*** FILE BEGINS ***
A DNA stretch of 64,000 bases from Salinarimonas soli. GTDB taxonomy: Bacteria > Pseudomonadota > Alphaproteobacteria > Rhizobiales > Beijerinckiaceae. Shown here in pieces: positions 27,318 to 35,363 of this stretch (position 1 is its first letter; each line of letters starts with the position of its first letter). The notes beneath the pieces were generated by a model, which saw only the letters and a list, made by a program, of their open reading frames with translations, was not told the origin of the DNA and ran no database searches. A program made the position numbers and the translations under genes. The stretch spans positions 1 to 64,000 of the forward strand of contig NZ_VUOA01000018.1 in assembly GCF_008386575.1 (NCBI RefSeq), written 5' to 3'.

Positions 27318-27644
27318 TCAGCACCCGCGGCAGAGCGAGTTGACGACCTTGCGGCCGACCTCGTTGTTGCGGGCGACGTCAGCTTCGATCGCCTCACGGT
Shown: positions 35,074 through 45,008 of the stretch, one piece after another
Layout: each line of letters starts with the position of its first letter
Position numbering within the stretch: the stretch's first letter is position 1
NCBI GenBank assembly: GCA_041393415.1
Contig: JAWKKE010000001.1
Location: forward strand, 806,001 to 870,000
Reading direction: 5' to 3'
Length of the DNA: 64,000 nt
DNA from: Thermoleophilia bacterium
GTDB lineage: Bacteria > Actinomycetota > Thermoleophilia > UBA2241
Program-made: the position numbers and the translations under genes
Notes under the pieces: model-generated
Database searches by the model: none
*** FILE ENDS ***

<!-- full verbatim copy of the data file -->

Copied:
A DNA stretch of 64,000 bases from Salinarimonas soli. GTDB taxonomy: Bacteria > Pseudomonadota > Alphaproteobacteria > Rhizobiales > Beijerinckiaceae. Shown here in pieces: positions 27,318 to 35,363 of this stretch (position 1 is its first letter; each line of letters starts with the position of its first letter). The notes beneath the pieces were generated by a model, which saw only the letters and a list, made by a program, of their open reading frames with translations, was not told the origin of the DNA and ran no database searches. A program made the position numbers and the translations under genes. The stretch spans positions 1 to 64,000 of the forward strand of contig NZ_VUOA01000018.1 in assembly GCF_008386575.1 (NCBI RefSeq), written 5' to 3'.

Positions 27318-27644
27318 TCAGCACCCGCGGCAGAGCGAGTTGACGACCTTGCGGCCGACCTCGTTGTTGCGGGCGACGTCAGCTTCGATCGCCTCACGGT
Shown: positions 35,074 through 45,008 of the stretch, one piece after another
Layout: each line of letters starts with the position of its first letter
Position numbering within the stretch: the stretch's first letter is position 1
NCBI GenBank assembly: GCA_041393415.1
Contig: JAWKKE010000001.1
Location: forward strand, 806,001 to 870,000
Reading direction: 5' to 3'
Length of the DNA: 64,000 nt
DNA from: Thermoleophilia bacterium
GTDB lineage: Bacteria > Actinomycetota > Thermoleophilia > UBA2241
Program-made: the position numbers and the translations under genes
Notes under the pieces: model-generated
Database searches by the model: none